by Chef Kendall Huff
Native Foods Cafe
(I'd start a magical micro greens farm!)
I have NEVER said that statement out loud until last week. I have no idea what lottery, how much was involved, or even where to purchase them, but last week I heard loads of people tossing around their “If I won” wishes. I heard an island, a house, get out of debt, and land in Costa Rica. All very lovely ideas indeed. When a cook asked me this question in our Chicago Wicker Park Native Foods, I could not come up with an answer. Of course something food related it would be, but what? So…. days later, I came up with my answer. If I won the lottery, I would buy acres of land and grow…Wait for it…. MICRO GREENS! I would be the Queen the Greens!!
Micro greens are tiny edible plants, usually vegetable garden plants that are grown in quantity and harvested while they are still juvenile plants. They are grown in a medium like soil or a hydroponic grow pad, and are usually grown and harvested at about 10 days, which is usually 7 or 8 days past the sprout stage. They are grown in trays and can be grown right on your kitchen countertop or outdoors on a porch or patio, but if the lottery ticket is involved here, I’d go all out!!
Micro greens have been produced in the United States since about the mid 1990′s beginning in Southern California. Initially, there were very few varieties offered. The basic varieties are Arugula, Basil, Beets, Kale, Cilantro and a mixture called Rainbow Mix. They are now being grown in most areas of the country with an increasing number of varieties being produced.
Commonly grown varieties of microgreens include: Amaranth, Arugula, Beets, Basil, Cabbage, Celery, Chard, Chervil, Cilantro, Cress, Fennel, Kale, Mustard, Parsley, Radish, and Sorrel.
How to Grow Micros
Microgreens can be planted outside in mild climates all year. In colder regions, these seeds can grow outdoors, except during winter. Raised beds are a good idea to use when planting, especially in climates where soil slowly warms. Plant seeds in full sun with soil that is kept moist and well draining, fertilize lightly.
Indoors, microgreen plants should be placed in bright light. The container size should be wider than deep and filled with a loose planting medium such as vermiculite or perlite. In both situations, plant seeds approximately 1/8 inch deep and make sure the soil is moist. For harvesting acres, plant the seeds every seven days. Soon after sprouting, from 6 – 10 days old, plants can be harvested with a small cutter. Grab small clusters of the crop and cut just above the soil line. Some seed instructions suggest harvesting before the true leaves develop; follow specific seed packet instructions for each type of micro green crop.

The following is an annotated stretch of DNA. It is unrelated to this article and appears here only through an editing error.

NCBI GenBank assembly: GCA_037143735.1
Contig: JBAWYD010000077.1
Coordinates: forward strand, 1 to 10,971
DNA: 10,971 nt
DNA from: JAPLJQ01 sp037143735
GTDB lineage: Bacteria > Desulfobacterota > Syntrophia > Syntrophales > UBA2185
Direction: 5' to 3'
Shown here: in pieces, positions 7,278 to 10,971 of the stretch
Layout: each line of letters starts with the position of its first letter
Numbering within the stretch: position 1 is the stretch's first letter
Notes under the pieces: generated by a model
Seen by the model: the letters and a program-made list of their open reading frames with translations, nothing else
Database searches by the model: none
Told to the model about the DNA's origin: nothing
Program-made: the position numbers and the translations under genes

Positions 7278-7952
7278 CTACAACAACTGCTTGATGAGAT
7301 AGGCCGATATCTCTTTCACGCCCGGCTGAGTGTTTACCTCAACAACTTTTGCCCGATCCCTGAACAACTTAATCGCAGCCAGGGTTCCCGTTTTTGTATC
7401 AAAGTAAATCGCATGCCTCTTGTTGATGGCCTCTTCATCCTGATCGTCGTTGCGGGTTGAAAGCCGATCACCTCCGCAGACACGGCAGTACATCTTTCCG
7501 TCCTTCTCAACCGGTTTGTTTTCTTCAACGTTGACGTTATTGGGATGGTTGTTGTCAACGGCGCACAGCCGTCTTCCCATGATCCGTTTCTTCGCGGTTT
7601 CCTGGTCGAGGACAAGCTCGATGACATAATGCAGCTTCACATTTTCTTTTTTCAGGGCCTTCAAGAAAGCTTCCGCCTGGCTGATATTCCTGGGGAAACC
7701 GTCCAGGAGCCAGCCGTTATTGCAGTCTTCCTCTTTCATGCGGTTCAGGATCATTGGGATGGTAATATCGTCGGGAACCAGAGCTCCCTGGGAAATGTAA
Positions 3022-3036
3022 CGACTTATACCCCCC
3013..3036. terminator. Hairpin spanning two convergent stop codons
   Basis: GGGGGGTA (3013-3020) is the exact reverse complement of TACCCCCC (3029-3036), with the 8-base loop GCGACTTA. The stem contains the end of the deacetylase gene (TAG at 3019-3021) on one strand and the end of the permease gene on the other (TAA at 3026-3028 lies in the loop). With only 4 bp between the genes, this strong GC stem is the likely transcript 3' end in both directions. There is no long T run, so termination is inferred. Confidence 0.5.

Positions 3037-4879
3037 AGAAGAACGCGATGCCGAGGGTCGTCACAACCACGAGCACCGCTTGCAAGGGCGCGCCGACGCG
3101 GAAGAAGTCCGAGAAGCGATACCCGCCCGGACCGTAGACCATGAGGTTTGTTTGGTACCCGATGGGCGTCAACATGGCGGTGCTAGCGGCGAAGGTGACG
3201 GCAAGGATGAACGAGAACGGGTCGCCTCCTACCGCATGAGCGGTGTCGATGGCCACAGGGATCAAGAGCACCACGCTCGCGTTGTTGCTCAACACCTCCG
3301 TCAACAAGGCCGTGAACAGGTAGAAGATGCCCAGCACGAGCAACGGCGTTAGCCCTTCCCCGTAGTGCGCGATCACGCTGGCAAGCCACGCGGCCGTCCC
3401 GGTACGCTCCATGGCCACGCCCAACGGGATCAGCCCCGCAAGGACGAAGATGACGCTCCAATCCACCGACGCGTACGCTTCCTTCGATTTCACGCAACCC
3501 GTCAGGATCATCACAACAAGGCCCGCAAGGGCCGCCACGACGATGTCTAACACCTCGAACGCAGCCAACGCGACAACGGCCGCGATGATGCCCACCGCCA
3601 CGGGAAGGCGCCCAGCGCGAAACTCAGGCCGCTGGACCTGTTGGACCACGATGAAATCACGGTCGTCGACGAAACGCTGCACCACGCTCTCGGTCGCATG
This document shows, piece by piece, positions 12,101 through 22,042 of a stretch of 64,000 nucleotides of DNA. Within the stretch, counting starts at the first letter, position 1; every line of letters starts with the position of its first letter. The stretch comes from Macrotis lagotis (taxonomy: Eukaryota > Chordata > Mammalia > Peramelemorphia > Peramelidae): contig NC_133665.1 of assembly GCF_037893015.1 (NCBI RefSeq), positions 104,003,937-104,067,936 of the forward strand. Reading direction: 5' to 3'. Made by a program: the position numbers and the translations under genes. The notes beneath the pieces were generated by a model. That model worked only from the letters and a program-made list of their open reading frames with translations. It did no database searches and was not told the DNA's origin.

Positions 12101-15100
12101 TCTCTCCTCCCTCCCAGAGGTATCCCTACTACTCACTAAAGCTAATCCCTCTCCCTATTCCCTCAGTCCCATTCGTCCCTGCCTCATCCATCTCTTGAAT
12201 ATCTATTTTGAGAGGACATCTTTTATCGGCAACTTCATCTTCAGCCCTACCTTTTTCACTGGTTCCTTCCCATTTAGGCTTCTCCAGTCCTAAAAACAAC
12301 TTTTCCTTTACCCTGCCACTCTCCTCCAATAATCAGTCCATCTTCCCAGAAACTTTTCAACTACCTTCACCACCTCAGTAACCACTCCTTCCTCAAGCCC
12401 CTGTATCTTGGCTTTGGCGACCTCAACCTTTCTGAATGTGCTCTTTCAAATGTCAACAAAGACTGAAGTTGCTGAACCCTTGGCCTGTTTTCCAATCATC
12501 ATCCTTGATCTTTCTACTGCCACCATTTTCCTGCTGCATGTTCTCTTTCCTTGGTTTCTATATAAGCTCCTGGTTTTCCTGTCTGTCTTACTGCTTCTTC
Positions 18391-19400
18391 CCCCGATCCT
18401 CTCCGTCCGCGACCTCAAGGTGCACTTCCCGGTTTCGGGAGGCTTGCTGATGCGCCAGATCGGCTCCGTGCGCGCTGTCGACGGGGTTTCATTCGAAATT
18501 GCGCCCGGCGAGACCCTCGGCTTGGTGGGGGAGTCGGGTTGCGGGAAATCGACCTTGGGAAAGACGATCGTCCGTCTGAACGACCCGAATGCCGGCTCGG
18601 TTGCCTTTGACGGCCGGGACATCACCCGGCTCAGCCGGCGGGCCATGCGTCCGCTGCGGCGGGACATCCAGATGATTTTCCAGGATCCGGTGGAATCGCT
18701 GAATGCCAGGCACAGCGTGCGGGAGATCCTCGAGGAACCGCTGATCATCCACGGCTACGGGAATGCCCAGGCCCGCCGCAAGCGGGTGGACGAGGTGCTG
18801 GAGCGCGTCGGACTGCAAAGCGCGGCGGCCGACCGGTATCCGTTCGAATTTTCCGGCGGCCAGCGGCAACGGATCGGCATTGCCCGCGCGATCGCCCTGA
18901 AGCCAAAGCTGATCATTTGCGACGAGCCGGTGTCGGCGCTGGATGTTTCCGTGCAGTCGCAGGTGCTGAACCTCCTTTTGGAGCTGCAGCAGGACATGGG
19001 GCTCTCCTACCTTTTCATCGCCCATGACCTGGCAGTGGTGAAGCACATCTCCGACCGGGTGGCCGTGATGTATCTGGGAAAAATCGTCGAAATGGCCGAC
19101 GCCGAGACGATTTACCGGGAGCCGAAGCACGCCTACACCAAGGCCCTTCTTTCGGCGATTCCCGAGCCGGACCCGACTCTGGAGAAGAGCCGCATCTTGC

You can get at home micro green grow kits that are pretty cheap and are super fun.
Micros VS Sprouts
Micro greens are not the same as sprouts. Sprouts are simply germinated seeds. What is eaten consists of the seed, root, stem and pale, underdeveloped leaves. Sprouts are produced entirely in water. The seed is not actually planted. A high density of seed is placed inside of sprouting equipment or enclosed containers. The seed germinates rapidly due to the high moisture and humidity levels. Seeds can also be sprouted in cloth bags that are repeatedly soaked in water. The sprouting process occurs in dark or very low light conditions.
Micro greens are not grown in water. The seeds are planted and grown in soil or a soil substitute such as peat moss, or other fibrous materials. They are generally grown in high light conditions with low humidity and good air circulation. The seed density is a fraction of what is used in sprout processing so each individual plant has space in which to grow and develop. Most varieties require 1-2 weeks growing time, some 4-6 weeks. Some micro greens are sold while still growing, rooted in soil or other growing medium, so that the end user can cut them. If the stem is cut leaving root behind, and it is not produced in water, it is a micro green, not a sprout.
Micro greens can be used as a full salad, or garnishes on aps, salads or entrees. Check out this recipe of a basic risotto spruced up with some beautiful micros!!
For the Veggie Stock:
4 ounces dried shitake mushrooms
1/2 cup boiling water
2½ cups vegetable broth
¼ cup lemon juice
1 t. Sea Salt
For the Rice:
2 T. olive oil
2 large cloves garlic, finely chopped
½ cup finely chopped onions
8 ounces heirloom carrots, blanched, shocked and sliced
1 t. dried thyme
1 cup uncooked Arborio rice
½ cup dry white wine
1 T. dairy-free soy margarine
Cherry Tomatoes, halved
Asian Micro green Mix
1-In a small bowl, combine the boiling water with the shitake mushrooms, and let them soak, uncovered for 30 minutes. Drain the liquid into a medium-sized saucepan and toss the mushrooms in the bin. Transfer vegetable broth to the saucepan, bring the mixture to a simmer and cover.
2- In a heavy bottomed saucepan over medium heat, heat 1 T. of the olive oil.
3. Add the chopped garlic and onions and cook, stirring occasionally, until the onions are tender and translucent, about 6-8 minutes. Add the carrots, thyme, and cook until the carrots are soft, about 4 minutes.
4. Add the remaining 1 T. of olive oil and the rice, and, stirring constantly, cook until the rice is evenly coated and translucent about 4 minutes.
5. Add the wine, stirring constantly, until all of the liquid is completely absorbed.
6. Ladle ¾ cup of the simmering stock into the rice and cook, continuing to stir, until most of the liquid is absorbed.
7. Continue to add the broth in ¾-cup increments, allowing the liquid to be absorbed before another addition, until the rice is translucent around the edges but still solid in the middle and the rice is of a creamy consistency, about 20 minutes.
Native Foods Cafe, vegan, vegan food, vegan recipes, vegan restaurant, micro greens